Tree-based models

Decision Trees

Decision trees [1] are popular nonparametric models that iteratively split a training dataset into smaller, more homogenous subsets. Each node in the tree is associated with a decision rule, which dictates how to divide the data the node inherits from its parent among each of its children. Each leaf node is associated with at least one data point from the original training set.


A binary decision tree trained on the dataset \(X = \{ \mathbf{x}_1, \ldots, \mathbf{x}_{10} \}\). Each example in the dataset is a 4-dimensional vector of real-valued features labeled \(x_1, \ldots, x_4\). Unshaded circles correspond to internal decision nodes, while shaded circles correspond to leaf nodes. Each leaf node is associated with a subset of the examples in X, selected based on the decision rules along the path from root to leaf.

At test time, new examples travel from the tree root to one of the leaves, their path through the tree determined by the decision rules at each of the nodes it visits. When a test example arrives at a leaf node, the targets for the training examples at that leaf node are used to compute the model’s prediction.

Training decision trees corresponds to learning the set of decision rules to partition the training data. This learning process proceeds greedily by selecting the decision rule at each node that results in the greatest reduction in an inhomogeneity or “impurity” metric, \(\mathcal{L}\). One popular metric is the information entropy:

\[-\sum_j P_n(\omega_j) \log P_n(\omega_j)\]

where \(P_n(\omega_j)\) is the fraction of data points at split n that are associated with category \(\omega_j\). Another useful metric is the Gini impurity:

\[\sum_{i \neq j} P_n(\omega_i) P_n(\omega_j) = 1 - \sum_{j} P_n(\omega_j)^2\]

For a binary tree (where each node has only two children), the reduction in impurity after a particular split is

\[\Delta \mathcal{L} = \mathcal{L}(\text{Parent}) - P_{\text{left}} \mathcal{L}(\text{Left child}) - (1 - P_{\text{left}})\mathcal{L}(\text{Right child})\]

where \(\mathcal{L}(x)\) is the impurity of the dataset at node x, and \(P_{\text{left}}\)/\(P_{\text{right}}\) are the proportion of examples at the current node that are partitioned into the left / right children, respectively, by the proposed split.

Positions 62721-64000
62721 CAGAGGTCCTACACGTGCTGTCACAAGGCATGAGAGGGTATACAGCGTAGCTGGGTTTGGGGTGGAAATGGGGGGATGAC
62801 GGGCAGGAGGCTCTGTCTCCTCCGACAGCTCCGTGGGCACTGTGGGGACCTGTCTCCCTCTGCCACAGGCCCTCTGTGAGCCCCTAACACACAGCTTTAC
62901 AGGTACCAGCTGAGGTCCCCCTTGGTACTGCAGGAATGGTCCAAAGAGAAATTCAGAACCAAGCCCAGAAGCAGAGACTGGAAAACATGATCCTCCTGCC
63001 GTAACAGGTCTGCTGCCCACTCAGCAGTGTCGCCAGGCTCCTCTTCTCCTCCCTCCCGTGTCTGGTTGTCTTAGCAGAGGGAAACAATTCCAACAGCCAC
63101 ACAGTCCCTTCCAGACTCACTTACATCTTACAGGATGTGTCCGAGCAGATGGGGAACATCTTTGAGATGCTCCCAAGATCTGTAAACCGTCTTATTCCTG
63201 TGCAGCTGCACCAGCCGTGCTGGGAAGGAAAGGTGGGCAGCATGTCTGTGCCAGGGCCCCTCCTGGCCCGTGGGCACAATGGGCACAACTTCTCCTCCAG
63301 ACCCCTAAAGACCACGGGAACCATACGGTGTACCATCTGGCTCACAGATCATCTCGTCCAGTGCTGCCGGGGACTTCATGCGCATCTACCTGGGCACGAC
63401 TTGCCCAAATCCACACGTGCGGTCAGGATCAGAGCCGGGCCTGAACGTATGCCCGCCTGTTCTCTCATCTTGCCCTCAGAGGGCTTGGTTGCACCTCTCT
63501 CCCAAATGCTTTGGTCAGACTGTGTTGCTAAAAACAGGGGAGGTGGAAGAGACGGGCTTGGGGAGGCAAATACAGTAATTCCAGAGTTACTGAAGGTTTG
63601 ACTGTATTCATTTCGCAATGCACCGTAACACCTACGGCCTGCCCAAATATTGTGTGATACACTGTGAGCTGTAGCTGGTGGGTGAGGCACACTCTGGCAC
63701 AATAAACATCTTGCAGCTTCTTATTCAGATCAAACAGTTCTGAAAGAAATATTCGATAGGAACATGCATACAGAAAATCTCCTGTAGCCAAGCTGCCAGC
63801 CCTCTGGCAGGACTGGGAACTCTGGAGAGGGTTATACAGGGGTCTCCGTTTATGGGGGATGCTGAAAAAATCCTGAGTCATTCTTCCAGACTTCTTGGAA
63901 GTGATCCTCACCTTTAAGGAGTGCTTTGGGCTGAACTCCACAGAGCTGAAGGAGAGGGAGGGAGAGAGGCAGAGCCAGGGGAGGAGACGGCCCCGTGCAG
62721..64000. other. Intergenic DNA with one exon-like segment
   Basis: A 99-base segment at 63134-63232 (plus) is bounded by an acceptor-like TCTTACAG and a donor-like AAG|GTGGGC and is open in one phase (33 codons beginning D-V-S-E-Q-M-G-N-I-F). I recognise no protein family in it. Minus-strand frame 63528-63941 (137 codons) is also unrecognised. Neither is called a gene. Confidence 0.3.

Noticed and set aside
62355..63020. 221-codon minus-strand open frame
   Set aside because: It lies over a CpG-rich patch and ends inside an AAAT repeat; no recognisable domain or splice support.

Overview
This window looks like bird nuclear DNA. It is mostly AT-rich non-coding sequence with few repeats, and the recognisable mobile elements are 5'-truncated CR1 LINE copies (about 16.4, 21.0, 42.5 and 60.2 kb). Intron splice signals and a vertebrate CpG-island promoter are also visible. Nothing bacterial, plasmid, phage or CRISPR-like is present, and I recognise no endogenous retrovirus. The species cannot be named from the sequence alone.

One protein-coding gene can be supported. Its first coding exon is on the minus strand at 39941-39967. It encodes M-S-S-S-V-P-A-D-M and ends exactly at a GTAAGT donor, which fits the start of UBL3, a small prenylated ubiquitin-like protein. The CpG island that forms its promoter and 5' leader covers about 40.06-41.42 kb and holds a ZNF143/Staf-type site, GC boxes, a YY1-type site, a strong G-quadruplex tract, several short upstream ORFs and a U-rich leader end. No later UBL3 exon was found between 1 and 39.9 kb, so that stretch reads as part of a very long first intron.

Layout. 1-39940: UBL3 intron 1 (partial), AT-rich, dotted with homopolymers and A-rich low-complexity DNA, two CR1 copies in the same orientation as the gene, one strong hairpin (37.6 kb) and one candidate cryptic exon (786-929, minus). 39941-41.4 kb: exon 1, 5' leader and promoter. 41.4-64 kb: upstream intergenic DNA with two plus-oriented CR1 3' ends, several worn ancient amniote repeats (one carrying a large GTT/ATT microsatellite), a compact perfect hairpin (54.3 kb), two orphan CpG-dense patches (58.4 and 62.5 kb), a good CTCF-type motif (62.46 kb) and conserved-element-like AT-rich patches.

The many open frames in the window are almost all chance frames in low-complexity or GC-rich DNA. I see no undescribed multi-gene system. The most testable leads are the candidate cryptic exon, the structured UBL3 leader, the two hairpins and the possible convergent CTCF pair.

[1]Breiman, L., Friedman, J. H., Olshen, R. A., and Stone, C. J. (1984). Classification and regression trees. Monterey, CA: Wadsworth & Brooks/Cole Advanced Books & Software.

Bootstrap Aggregating

Bootstrap aggregating (bagging) methods [2] are an ensembling approach that proceeds by creating n bootstrapped samples of a training dataset by sampling from it with replacement. A separate learner is fit on each of the n bootstrapped datasets, with the final bootstrap aggregated model prediction corresponding to the average (or majority vote, for classifiers) across each of the n learners’ predictions for a given datapoint.

The random forest model [3] [4] is a canonical example of bootstrap aggregating. For this approach, each of the n learners is a different decision tree. In addition to training each decision tree on a different bootstrapped dataset, random forests employ a random subspace approach [5]: each decision tree is trained on a subsample (without replacement) of the full collection of dataset features.



[2]Breiman, L. (1994). “Bagging predictors”. Technical Report 421. Statistics Department, UC Berkeley.
[3]Ho, T. K. (1995). “Random decision forests”. Proceedings of the Third International Conference on Document Analysis and Recognition, 1: 278-282.
[4]Breiman, L. (2001). “Random forests”. Machine Learning. 45(1): 5-32.
[5]Ho, T. K. (1998). “The random subspace method for constructing decision forests”. IEEE Transactions on Pattern Analysis and Machine Intelligence. 20(8): 832-844.

Gradient Boosting

Gradient boosting [6] [7] [8] is another popular ensembling technique that proceeds by iteratively fitting a sequence of m weak learners such that:

\[f_m(X) = b(X) + \eta w_1 g_1 + \ldots + \eta w_m g_m\]

where b is a fixed initial estimate for the targets, \(\eta\) is a learning rate parameter, and \(w_{i}\) and \(g_{i}\) denote the weights and predictions of the \(i^{th}\) learner.

At each training iteration a new weak learner is fit to predict the negative gradient of the loss with respect to the previous prediction, \(\nabla_{f_{i-1}} \mathcal{L}(y, \ f_{i-1}(X))\). We then use the element-wise product of the predictions of this weak learner, \(g_i\), with a weight, \(w_i\), computed via, e.g., line-search on the objective \(w_i = \arg \min_{w} \sum_{j=1}^n \mathcal{L}(y_j, f_{i-1}(x_j) + w g_i)\) , to adjust the predictions of the model from the previous iteration, \(f_{i-1}(X)\):

\[f_i(X) := f_{i-1}(X) + w_i g_i\]

The current module implements gradient boosting using decision trees as the weak learners.



[6]Breiman, L. (1997). “Arcing the edge”. Technical Report 486. Statistics Department, UC Berkeley.
[7]Friedman, J. H. (1999). “Greedy function approximation: A gradient boosting machine”. IMS 1999 Reitz Lecture.
[8]Mason, L., Baxter, J., Bartlett, P. L., Frean, M. (1999). “Boosting algorithms as gradient descent” Advances in Neural Information Processing Systems, 12: 512–518.